Case BriefsHigh Courts

Himachal Pradesh High Court: A Single Judge Bench comprising of Sandeep Sharma, J. allowed a petition filed under Section 438 CrPC holding that freedom of an individual cannot be curtailed for an indefinite period without there being a finding of guilt.

The petitioner was accused of having disproportionate assets for which an FIR was registered. The petitioner, who was  Managing Director of H.P. State Forest Development Corpn. Ltd. apprehended arrest in the case which was registered under Sections 13(1)(e) and 13(2) of Prevention of Corruption Act, 1988 read with Section 120-B IPC. He prayed for grant of anticipatory bail.

The High Court perused the record and noted that the bail petitioner had already joined the investigation and was fully cooperating; the guilt of the petitioner, if any, was yet to be proved. The Court relied on Dataram v. State of U.P.,(2018) 3 SCC 22 wherein it was held that a fundamental postulate of criminal jurisprudence is the presumption of innocence, meaning thereby that a person is believed to be innocent until found guilty. The Court reiterated that object of bail is to secure the attendance of the accused in the trial, an object of bail is neither punitive not preventive. Considering the facts noted above, the Court found it a fit case to exercise jurisdiction in favour of the petitioner. Accordingly, the petition was allowed and the petitioner was enlarged on anticipatory bail. [Chandra Shekhar Singh v. State of H.P.,  2018 SCC OnLine HP 857, dated 06-07-2018]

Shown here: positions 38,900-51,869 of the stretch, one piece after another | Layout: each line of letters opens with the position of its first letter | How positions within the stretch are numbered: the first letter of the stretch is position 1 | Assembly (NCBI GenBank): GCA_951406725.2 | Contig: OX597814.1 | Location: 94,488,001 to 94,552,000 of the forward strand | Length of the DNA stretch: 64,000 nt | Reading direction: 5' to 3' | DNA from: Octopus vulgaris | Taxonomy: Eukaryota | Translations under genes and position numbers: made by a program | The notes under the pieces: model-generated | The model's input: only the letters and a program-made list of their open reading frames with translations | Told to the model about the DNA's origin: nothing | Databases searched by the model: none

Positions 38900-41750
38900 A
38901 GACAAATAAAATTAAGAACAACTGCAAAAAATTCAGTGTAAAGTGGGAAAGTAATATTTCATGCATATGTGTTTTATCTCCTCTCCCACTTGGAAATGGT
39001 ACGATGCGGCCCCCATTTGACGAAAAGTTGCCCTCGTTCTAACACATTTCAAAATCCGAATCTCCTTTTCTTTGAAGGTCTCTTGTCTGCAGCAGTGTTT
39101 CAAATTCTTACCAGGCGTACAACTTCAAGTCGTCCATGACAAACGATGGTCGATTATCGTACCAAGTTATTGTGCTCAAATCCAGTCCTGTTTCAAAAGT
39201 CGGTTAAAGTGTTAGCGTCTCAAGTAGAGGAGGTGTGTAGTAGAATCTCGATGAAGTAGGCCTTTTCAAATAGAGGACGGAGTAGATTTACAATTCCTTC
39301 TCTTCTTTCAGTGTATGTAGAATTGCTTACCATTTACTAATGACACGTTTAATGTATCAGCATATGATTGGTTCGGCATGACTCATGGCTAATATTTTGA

Case BriefsSupreme Court

Supreme Court: Writing down a hefty 570-page judgement, the Bench of P.C. Ghose and Amitava Roy, JJ restored the conviction order of the trial court against Sasikala Natarajan, V.N. Sudhakaran and J. Elavarasi for holding disproportionate assets. All 3 were awarded the sentence of 4 years each by the Trial Court.

The judgement where the Court said that the present case demonstrates a deep rooted conspiratorial design to amass vast assets without any compunction and hold the same through shell entities to cover up the sinister trail of such illicit acquisitions and deceive and delude the process of law, came at the time when Sasikala was eyeing the post of Chief Minister of Tamil Nadu.

The Court noticed that J. Jayalalitha, who was the Tamil Nadu Chief Minister at the relevant time had come into possession of assets worth Rs.53,60,49,954.00, disproportionate to the known sources of her income during the check period and had got the same dispersed in the names of Sasikala, Sudhakaran and Elavarasi and the firms & companies involved to hold these on her behalf with a masked front.